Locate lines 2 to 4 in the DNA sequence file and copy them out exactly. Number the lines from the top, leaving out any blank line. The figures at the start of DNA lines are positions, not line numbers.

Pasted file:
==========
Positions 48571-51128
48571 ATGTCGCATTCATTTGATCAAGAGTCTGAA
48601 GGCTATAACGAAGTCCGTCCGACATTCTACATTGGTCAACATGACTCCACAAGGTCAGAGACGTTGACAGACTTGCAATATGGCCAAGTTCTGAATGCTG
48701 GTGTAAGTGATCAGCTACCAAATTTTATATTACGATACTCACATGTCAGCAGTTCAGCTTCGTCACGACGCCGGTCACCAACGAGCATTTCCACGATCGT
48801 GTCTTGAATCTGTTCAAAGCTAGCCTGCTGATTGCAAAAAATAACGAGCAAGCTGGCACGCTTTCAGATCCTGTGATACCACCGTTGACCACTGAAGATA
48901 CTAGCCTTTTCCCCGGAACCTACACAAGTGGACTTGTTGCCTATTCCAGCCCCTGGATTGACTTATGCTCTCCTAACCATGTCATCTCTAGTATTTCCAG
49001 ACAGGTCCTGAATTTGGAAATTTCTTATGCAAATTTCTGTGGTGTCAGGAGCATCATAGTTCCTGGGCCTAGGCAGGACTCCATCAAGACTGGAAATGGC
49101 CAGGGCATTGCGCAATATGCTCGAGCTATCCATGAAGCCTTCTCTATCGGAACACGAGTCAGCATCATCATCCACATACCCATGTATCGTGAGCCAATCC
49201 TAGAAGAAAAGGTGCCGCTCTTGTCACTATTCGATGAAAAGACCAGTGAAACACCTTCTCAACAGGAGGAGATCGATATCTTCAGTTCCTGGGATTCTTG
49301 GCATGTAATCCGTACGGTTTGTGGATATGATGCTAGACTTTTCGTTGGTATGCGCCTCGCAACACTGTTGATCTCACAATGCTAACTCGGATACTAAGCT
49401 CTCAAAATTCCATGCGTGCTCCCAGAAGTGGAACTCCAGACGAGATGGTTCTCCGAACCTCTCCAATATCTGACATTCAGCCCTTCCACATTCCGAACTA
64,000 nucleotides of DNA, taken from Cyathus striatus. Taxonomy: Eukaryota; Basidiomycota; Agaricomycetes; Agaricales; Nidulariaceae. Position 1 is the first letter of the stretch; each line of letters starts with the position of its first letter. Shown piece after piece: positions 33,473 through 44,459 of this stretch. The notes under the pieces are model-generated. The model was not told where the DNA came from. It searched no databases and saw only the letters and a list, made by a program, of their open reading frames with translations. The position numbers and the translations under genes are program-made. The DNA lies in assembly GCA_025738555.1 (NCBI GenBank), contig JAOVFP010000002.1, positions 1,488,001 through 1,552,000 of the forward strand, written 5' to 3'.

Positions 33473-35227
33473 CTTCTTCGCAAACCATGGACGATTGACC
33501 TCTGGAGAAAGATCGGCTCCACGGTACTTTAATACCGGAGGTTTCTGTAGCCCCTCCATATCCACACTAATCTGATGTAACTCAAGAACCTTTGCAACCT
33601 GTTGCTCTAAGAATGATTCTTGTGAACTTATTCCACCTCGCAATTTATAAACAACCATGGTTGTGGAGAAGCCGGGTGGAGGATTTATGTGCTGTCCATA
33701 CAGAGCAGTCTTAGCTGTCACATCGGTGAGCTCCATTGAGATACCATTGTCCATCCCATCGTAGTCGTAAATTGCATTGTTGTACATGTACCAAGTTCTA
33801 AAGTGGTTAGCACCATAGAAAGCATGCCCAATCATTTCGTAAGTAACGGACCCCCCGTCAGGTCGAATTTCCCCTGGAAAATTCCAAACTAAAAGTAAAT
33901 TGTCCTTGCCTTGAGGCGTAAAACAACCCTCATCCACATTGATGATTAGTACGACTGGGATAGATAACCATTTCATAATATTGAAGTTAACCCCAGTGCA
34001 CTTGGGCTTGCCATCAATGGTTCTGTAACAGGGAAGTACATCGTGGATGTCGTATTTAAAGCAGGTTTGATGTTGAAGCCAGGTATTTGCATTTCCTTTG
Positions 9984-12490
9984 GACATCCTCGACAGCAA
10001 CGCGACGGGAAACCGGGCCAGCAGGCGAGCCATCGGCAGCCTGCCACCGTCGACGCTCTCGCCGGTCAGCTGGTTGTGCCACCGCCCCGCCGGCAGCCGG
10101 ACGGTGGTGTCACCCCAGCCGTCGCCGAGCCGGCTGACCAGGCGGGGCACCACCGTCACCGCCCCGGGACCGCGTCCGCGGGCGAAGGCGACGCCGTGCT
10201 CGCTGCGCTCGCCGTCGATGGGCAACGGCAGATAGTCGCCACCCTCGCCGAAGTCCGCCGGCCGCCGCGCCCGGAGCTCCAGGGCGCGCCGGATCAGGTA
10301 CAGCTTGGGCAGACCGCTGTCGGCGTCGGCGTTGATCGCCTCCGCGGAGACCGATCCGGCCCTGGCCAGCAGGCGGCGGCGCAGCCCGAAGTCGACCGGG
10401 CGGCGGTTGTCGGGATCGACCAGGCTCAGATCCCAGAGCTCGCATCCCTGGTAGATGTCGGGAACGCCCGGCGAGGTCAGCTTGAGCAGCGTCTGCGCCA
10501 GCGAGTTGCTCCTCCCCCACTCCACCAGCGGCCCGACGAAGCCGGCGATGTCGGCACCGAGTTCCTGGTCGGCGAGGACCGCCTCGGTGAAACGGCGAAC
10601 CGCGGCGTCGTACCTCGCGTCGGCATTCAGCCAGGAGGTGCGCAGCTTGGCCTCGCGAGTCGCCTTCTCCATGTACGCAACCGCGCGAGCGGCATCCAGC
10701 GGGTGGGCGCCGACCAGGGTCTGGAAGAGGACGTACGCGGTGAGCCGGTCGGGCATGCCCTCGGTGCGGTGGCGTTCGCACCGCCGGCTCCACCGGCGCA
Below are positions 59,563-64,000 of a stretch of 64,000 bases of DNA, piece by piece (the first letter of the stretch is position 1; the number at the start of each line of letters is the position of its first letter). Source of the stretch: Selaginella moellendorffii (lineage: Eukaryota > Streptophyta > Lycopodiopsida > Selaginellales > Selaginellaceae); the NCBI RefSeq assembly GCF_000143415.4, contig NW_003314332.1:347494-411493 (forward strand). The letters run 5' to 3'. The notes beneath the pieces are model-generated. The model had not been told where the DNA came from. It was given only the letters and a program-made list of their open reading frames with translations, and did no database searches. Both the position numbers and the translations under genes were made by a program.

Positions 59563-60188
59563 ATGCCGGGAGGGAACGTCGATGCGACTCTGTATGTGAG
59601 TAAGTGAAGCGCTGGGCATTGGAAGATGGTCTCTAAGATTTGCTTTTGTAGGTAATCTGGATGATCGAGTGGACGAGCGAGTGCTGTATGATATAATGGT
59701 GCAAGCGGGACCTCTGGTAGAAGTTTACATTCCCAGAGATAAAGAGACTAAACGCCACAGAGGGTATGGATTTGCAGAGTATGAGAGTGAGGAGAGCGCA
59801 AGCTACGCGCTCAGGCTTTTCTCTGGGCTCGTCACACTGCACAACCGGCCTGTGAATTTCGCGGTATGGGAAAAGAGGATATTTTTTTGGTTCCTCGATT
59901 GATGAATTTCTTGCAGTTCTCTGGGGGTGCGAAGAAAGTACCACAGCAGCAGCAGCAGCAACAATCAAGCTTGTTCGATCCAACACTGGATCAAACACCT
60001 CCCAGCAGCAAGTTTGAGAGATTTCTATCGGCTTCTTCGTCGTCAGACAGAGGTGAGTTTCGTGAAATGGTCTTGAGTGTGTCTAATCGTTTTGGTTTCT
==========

48571 ATGTCGCATTCATTTGATCAAGAGTCTGAA
48601 GGCTATAACGAAGTCCGTCCGACATTCTACATTGGTCAACATGACTCCACAAGGTCAGAGACGTTGACAGACTTGCAATATGGCCAAGTTCTGAATGCTG
48701 GTGTAAGTGATCAGCTACCAAATTTTATATTACGATACTCACATGTCAGCAGTTCAGCTTCGTCACGACGCCGGTCACCAACGAGCATTTCCACGATCGT